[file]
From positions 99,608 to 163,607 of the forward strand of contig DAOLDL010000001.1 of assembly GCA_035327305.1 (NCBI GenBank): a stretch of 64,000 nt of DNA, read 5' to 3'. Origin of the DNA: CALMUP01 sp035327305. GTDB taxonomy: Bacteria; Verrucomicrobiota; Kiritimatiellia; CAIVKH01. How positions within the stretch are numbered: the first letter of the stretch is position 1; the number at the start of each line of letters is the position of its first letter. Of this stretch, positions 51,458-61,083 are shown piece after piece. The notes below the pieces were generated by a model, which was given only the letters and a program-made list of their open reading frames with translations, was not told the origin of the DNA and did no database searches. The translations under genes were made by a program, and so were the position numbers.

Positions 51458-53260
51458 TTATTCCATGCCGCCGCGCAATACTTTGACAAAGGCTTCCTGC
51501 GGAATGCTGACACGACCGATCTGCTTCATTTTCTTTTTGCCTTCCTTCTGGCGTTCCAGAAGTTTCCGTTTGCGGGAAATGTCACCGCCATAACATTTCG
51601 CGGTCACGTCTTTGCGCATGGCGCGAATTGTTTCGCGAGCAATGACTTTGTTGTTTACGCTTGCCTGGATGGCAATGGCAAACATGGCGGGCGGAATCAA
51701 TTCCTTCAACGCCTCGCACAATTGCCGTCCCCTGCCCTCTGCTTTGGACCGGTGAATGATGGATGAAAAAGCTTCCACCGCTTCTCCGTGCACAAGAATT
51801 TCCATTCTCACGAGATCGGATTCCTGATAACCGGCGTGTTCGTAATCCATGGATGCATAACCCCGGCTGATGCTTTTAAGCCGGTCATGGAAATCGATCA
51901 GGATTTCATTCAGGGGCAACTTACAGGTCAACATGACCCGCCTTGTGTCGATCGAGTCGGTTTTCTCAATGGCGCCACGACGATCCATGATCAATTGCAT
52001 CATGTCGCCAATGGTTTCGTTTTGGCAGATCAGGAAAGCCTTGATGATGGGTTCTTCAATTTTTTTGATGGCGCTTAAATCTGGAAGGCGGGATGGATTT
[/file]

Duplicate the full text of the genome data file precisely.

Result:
From positions 99,608 to 163,607 of the forward strand of contig DAOLDL010000001.1 of assembly GCA_035327305.1 (NCBI GenBank): a stretch of 64,000 nt of DNA, read 5' to 3'. Origin of the DNA: CALMUP01 sp035327305. GTDB taxonomy: Bacteria; Verrucomicrobiota; Kiritimatiellia; CAIVKH01. How positions within the stretch are numbered: the first letter of the stretch is position 1; the number at the start of each line of letters is the position of its first letter. Of this stretch, positions 51,458-61,083 are shown piece after piece. The notes below the pieces were generated by a model, which was given only the letters and a program-made list of their open reading frames with translations, was not told the origin of the DNA and did no database searches. The translations under genes were made by a program, and so were the position numbers.

Positions 51458-53260
51458 TTATTCCATGCCGCCGCGCAATACTTTGACAAAGGCTTCCTGC
51501 GGAATGCTGACACGACCGATCTGCTTCATTTTCTTTTTGCCTTCCTTCTGGCGTTCCAGAAGTTTCCGTTTGCGGGAAATGTCACCGCCATAACATTTCG
51601 CGGTCACGTCTTTGCGCATGGCGCGAATTGTTTCGCGAGCAATGACTTTGTTGTTTACGCTTGCCTGGATGGCAATGGCAAACATGGCGGGCGGAATCAA
51701 TTCCTTCAACGCCTCGCACAATTGCCGTCCCCTGCCCTCTGCTTTGGACCGGTGAATGATGGATGAAAAAGCTTCCACCGCTTCTCCGTGCACAAGAATT
51801 TCCATTCTCACGAGATCGGATTCCTGATAACCGGCGTGTTCGTAATCCATGGATGCATAACCCCGGCTGATGCTTTTAAGCCGGTCATGGAAATCGATCA
51901 GGATTTCATTCAGGGGCAACTTACAGGTCAACATGACCCGCCTTGTGTCGATCGAGTCGGTTTTCTCAATGGCGCCACGACGATCCATGATCAATTGCAT
52001 CATGTCGCCAATGGTTTCGTTTTGGCAGATCAGGAAAGCCTTGATGATGGGTTCTTCAATTTTTTTGATGGCGCTTAAATCTGGAAGGCGGGATGGATTT